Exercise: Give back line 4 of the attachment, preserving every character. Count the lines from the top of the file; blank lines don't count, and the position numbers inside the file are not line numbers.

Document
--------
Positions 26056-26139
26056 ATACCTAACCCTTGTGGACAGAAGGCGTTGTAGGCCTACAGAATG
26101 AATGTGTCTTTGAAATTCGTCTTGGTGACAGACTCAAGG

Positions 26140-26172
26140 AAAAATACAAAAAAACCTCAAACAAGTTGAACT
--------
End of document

Positions 26140-26172